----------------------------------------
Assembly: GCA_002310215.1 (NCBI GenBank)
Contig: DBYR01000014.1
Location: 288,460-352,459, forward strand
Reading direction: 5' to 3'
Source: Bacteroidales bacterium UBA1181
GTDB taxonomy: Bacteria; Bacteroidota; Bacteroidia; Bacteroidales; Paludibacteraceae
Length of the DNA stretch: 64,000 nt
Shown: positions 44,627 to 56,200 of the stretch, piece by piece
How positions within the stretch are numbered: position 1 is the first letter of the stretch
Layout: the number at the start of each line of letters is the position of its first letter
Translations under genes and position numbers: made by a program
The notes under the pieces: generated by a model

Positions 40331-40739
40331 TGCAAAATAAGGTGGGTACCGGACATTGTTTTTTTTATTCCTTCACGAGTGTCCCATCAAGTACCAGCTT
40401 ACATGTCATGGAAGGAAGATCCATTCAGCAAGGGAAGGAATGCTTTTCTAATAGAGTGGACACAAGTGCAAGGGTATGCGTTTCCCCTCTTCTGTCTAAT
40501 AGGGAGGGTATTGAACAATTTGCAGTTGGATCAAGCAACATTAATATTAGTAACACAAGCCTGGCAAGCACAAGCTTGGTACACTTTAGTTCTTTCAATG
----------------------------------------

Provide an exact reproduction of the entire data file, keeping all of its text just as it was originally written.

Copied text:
Assembly: GCA_002310215.1 (NCBI GenBank)
Contig: DBYR01000014.1
Location: 288,460-352,459, forward strand
Reading direction: 5' to 3'
Source: Bacteroidales bacterium UBA1181
GTDB taxonomy: Bacteria; Bacteroidota; Bacteroidia; Bacteroidales; Paludibacteraceae
Length of the DNA stretch: 64,000 nt
Shown: positions 44,627 to 56,200 of the stretch, piece by piece
How positions within the stretch are numbered: position 1 is the first letter of the stretch
Layout: the number at the start of each line of letters is the position of its first letter
Translations under genes and position numbers: made by a program
The notes under the pieces: generated by a model

Positions 40331-40739
40331 TGCAAAATAAGGTGGGTACCGGACATTGTTTTTTTTATTCCTTCACGAGTGTCCCATCAAGTACCAGCTT
40401 ACATGTCATGGAAGGAAGATCCATTCAGCAAGGGAAGGAATGCTTTTCTAATAGAGTGGACACAAGTGCAAGGGTATGCGTTTCCCCTCTTCTGTCTAAT
40501 AGGGAGGGTATTGAACAATTTGCAGTTGGATCAAGCAACATTAATATTAGTAACACAAGCCTGGCAAGCACAAGCTTGGTACACTTTAGTTCTTTCAATG